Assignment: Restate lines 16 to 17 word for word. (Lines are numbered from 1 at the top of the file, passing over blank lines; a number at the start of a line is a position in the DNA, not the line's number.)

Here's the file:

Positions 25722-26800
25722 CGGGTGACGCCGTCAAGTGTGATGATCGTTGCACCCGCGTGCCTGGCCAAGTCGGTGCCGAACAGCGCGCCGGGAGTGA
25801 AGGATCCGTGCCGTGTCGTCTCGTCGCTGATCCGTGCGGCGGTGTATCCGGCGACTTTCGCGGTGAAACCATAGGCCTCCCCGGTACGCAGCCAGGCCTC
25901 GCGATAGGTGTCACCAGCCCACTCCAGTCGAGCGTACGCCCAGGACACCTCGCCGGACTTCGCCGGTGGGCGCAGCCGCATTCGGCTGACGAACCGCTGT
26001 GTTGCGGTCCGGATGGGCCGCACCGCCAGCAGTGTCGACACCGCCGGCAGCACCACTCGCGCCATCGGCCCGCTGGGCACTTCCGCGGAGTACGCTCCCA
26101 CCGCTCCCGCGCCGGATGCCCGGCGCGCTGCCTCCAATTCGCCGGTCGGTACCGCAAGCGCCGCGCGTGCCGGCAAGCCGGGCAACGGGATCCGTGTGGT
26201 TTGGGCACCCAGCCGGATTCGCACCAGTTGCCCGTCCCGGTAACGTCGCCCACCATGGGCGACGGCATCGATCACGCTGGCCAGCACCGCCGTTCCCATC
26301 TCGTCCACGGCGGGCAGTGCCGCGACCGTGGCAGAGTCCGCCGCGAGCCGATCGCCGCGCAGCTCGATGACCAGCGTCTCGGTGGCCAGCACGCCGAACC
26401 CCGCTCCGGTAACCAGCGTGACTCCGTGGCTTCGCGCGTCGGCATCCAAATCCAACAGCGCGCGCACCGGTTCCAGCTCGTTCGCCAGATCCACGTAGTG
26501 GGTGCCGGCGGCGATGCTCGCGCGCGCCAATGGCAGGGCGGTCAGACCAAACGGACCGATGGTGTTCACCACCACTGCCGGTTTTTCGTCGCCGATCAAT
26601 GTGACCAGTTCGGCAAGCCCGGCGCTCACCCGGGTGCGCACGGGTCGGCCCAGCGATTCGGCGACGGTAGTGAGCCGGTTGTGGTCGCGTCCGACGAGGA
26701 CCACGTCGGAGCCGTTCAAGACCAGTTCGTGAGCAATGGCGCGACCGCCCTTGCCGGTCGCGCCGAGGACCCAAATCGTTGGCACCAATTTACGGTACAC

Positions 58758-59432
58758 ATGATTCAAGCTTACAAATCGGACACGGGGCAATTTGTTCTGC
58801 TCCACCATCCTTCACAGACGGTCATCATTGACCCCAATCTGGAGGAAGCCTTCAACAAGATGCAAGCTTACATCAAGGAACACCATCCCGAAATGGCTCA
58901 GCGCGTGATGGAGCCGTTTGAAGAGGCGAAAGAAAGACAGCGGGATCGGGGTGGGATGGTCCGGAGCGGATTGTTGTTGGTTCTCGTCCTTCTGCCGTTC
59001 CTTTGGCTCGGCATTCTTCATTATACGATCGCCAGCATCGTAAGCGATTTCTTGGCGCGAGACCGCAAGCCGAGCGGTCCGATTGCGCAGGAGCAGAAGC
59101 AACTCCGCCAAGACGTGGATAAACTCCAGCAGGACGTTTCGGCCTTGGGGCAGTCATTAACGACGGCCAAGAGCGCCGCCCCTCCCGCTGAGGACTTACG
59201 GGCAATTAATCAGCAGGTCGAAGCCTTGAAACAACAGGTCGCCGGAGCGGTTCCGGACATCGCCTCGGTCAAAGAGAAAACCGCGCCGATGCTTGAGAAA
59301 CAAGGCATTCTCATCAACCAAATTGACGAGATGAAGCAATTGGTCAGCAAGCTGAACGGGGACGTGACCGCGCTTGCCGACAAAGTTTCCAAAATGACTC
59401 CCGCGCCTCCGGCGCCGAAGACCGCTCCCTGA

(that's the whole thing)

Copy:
58901 GCGCGTGATGGAGCCGTTTGAAGAGGCGAAAGAAAGACAGCGGGATCGGGGTGGGATGGTCCGGAGCGGATTGTTGTTGGTTCTCGTCCTTCTGCCGTTC
59001 CTTTGGCTCGGCATTCTTCATTATACGATCGCCAGCATCGTAAGCGATTTCTTGGCGCGAGACCGCAAGCCGAGCGGTCCGATTGCGCAGGAGCAGAAGC